The Day Ahead: Compaq wins credibility back, now must grow

Compaq is finally back on solid ground - now it's time to show Wall Street what it is capable of
Written by Larry Dignan, Contributor

It took a year, but Compaq chief exec Michael Capellas has won the company's credibility back by doing the basics. Now, he'll have to stick his neck out a bit more to get Wall Street buzzing.

In what amounted to his one-year anniversary, Capellas was pleased to announce that Compaq Computer at least met Wall Street estimates for three consecutive quarters.

For that feat, Capellas deserves a few kudos. A year ago, Compaq put up second quarter results that could be summed up in one word -- debacle. The company laid off 8,000 people and reported a loss as costs ballooned. Credibility and Compaq were two words that didn't go together.

What a difference a year makes. Compaq met estimates Tuesday night with a profit of $387m (£255.6m), or 21 cents a share, as sales were up eight percent to $10.1bn. Capellas said he expects double-digit sales growth in the second half.

"Clearly we have some work to do, but momentum is building for a strong second half," he said on an analyst conference call. "We're in a better position than ever."

Capellas has delivered on what he said he'd do with Compaq -- stabilise the company and deliver measurable results. Capellas said a year ago the company would cut $1.5bn in operating expenses, boost gross margins, return the PC business to profitability, accelerate growth and communicate with investors. He has delivered.

For that, Capellas gets a solid "B" on his report card. Capellas hasn't wowed anyone, but he's starting to win credibility points on Wall Street. "He deserves credit for putting the company on course," said SG Cowen analyst Richard Chu.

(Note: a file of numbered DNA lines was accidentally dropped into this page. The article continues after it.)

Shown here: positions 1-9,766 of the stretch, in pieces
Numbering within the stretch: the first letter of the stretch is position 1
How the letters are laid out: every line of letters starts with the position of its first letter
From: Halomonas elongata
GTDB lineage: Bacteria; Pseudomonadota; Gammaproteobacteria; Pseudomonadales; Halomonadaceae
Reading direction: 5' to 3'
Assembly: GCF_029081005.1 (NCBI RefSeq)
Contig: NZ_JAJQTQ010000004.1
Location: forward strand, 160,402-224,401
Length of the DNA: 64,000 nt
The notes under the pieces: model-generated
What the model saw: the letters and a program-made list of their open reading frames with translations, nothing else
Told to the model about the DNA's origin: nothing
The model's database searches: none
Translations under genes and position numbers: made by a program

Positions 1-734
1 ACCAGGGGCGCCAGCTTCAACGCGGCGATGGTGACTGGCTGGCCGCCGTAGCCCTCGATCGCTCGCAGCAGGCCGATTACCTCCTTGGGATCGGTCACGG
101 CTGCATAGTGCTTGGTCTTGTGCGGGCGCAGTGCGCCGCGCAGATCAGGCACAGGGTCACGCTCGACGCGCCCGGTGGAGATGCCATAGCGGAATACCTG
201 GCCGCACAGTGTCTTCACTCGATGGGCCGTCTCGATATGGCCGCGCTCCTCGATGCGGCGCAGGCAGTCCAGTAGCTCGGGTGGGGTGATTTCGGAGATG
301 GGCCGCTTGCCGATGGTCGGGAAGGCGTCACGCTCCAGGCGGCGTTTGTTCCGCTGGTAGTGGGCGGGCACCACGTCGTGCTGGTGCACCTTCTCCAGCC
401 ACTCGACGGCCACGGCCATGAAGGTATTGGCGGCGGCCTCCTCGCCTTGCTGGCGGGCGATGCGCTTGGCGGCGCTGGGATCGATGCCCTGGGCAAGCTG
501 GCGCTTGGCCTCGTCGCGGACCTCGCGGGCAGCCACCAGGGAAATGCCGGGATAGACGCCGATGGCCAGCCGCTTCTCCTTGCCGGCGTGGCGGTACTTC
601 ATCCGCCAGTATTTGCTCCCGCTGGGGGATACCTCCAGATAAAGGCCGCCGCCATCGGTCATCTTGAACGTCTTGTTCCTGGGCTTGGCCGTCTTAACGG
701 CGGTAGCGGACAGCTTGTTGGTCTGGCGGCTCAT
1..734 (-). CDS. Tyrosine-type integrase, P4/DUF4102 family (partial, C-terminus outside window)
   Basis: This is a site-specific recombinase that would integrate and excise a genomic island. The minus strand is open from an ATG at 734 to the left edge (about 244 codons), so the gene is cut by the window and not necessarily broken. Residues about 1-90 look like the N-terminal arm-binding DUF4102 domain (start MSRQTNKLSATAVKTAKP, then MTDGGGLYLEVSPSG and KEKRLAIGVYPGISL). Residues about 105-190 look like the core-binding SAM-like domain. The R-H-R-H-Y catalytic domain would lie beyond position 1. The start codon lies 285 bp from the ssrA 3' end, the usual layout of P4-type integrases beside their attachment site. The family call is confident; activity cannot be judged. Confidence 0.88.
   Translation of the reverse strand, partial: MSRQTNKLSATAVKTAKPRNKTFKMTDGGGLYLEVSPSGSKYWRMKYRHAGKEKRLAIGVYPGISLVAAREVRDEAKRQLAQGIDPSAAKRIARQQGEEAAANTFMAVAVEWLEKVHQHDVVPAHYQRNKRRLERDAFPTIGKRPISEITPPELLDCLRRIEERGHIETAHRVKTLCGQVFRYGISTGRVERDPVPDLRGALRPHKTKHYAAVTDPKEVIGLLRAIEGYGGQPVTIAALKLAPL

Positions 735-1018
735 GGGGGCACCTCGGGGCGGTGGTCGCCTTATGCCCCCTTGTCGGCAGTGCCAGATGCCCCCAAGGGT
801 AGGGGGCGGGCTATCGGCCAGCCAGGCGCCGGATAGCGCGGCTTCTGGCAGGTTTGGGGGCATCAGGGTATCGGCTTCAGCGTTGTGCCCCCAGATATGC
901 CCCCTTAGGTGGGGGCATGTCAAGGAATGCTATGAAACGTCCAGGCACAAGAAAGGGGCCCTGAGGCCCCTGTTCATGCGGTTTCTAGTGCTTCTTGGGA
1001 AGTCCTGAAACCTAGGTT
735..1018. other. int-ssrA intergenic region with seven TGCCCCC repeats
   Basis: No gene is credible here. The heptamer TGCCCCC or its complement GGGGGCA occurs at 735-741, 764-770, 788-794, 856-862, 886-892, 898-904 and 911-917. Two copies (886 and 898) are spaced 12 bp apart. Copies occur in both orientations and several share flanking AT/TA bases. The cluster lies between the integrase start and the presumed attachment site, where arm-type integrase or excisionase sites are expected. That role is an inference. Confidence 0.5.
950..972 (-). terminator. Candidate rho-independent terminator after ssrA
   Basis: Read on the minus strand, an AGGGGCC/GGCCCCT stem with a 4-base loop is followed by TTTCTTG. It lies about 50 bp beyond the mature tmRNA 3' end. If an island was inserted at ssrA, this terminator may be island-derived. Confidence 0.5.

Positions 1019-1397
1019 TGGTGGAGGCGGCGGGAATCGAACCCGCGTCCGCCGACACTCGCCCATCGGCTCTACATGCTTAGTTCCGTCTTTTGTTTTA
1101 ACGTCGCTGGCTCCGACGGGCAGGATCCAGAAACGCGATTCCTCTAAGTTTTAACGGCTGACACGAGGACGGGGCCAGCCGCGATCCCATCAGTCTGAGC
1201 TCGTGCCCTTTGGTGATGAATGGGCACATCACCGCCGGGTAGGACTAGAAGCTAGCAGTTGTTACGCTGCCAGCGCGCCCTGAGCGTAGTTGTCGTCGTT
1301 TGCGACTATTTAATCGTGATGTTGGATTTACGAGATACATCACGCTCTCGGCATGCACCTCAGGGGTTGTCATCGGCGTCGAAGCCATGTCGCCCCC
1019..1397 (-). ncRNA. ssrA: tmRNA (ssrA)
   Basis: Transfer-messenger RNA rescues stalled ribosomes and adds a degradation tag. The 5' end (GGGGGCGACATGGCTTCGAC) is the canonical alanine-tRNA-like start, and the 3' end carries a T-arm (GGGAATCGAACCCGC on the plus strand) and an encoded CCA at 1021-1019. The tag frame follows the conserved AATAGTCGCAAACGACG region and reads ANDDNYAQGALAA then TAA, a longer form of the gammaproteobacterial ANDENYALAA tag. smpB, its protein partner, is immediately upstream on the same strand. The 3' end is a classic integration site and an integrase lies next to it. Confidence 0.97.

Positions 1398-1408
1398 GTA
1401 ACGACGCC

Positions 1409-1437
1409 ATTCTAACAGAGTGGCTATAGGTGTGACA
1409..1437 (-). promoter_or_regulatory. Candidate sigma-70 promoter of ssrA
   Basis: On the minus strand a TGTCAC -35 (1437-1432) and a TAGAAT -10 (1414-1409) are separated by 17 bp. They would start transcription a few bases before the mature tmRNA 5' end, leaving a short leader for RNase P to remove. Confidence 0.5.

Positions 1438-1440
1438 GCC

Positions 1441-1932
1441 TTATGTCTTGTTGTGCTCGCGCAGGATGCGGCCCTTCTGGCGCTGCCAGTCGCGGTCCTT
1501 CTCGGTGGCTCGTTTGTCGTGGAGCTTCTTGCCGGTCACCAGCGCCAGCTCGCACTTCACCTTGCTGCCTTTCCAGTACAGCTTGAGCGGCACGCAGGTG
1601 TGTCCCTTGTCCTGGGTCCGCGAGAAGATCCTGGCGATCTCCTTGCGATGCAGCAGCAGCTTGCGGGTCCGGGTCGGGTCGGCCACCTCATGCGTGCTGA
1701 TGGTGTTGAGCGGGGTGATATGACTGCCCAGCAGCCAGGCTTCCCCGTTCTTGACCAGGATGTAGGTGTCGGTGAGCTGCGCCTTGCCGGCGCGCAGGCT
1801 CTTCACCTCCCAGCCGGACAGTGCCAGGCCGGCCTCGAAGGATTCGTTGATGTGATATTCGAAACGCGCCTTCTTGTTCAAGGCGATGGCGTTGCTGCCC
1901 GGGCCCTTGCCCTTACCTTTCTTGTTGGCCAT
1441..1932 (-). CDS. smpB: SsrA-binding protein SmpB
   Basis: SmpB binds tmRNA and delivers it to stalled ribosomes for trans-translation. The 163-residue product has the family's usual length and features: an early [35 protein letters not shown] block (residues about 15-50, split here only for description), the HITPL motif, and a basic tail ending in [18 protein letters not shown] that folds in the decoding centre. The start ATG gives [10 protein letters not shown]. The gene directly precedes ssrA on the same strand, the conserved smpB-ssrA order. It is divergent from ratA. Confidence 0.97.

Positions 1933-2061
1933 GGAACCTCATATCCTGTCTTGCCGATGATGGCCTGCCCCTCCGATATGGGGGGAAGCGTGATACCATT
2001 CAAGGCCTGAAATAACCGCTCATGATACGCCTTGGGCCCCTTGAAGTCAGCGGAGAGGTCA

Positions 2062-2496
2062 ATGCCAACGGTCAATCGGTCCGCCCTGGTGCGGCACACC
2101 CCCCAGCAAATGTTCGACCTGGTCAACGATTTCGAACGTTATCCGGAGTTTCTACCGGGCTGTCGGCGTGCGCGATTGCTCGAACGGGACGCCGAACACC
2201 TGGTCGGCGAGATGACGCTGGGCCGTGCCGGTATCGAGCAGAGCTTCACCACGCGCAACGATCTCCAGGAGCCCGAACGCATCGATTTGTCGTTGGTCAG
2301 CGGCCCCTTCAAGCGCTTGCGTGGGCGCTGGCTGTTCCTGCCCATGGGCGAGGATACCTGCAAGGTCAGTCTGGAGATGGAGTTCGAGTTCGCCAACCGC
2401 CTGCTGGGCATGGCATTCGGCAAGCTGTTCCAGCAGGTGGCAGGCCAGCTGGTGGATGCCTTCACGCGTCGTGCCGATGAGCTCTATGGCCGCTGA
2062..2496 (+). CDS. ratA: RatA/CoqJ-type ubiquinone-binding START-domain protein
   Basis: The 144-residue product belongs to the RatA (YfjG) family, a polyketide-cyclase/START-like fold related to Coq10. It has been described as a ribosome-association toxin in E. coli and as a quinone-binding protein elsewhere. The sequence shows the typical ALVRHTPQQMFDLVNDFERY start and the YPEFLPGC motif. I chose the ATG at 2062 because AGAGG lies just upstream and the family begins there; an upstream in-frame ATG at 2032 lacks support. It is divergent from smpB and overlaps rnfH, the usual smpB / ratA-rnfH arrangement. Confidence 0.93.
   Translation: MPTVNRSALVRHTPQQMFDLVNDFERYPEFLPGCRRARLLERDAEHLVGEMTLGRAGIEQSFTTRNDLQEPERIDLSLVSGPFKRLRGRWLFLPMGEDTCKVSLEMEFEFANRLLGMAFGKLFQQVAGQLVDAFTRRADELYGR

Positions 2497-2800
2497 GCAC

Chu's not alone. Many analysts give Capellas credit for Compaq's turnaround. But they also note that Compaq's chief has set conservative targets and merely accomplished the basic blocking and tackling. "He had to do that to build credibility," said Chu. "Now when he does get aggressive, he'll be believable."

Capellas' time to get aggressive is now.

If year one was about credibility, Capellas' second year on the job will be about regaining market share and growing the company.

Compaq is projecting double-digit revenue growth in the second half. Officials said the company is comfortable with third quarter revenue of $10.8bn and consensus estimates calling for a profit of 29 cents a share.

Compaq's chief said the company will be announcing new products and plans to be "much more aggressive" about defining itself and "refocusing on who we are". Simply put, Compaq wants to drive market share gains. It's tired of losing market share and mind share to the likes of Dell Computer and Hewlett-Packard, which has been defining itself for the last year.

The company clearly has some work to do. Compaq's enterprise unit was led by sales of its ProLiant servers, which basically fueled a nine percent revenue gain. Aside from ProLiant sales, results were spotty. Sales of Compaq's GS line of Alpha servers fell 13 percent in the quarter and revenue from the company's storage products were flat. Services revenue fell four percent from a year ago.

On the commercial PC side of the business, Compaq said the unit was profitable courtesy of its iPAQ line of Net appliances. Even so, sales were up a meager three percent. Things were rosy for the consumer PC business, which grew 32 percent in the quarter and now enters a strong back-to-school sales season.

Analysts said Compaq's business divisions present a mixed picture. If Compaq can get all of them firing, it'll be able to grow market share. The real trick is to grow share without diminishing profits. Dell grew market share and kept its earnings, but Compaq failed miserably when it sacrificed profits for market share.

Capellas said Compaq won't make the same mistakes twice, but the company's turnaround so far has benefited from a benign pricing environment. If a price war erupts, Compaq will have to choose between market share and profits. Those concerns may be why management isn't telling analysts to boost their expectations yet.

"We have to profitably drive for growth," said Capellas. "We can get both share and profits."

If Capellas meets that goal, he may just bring home an "A" next year.

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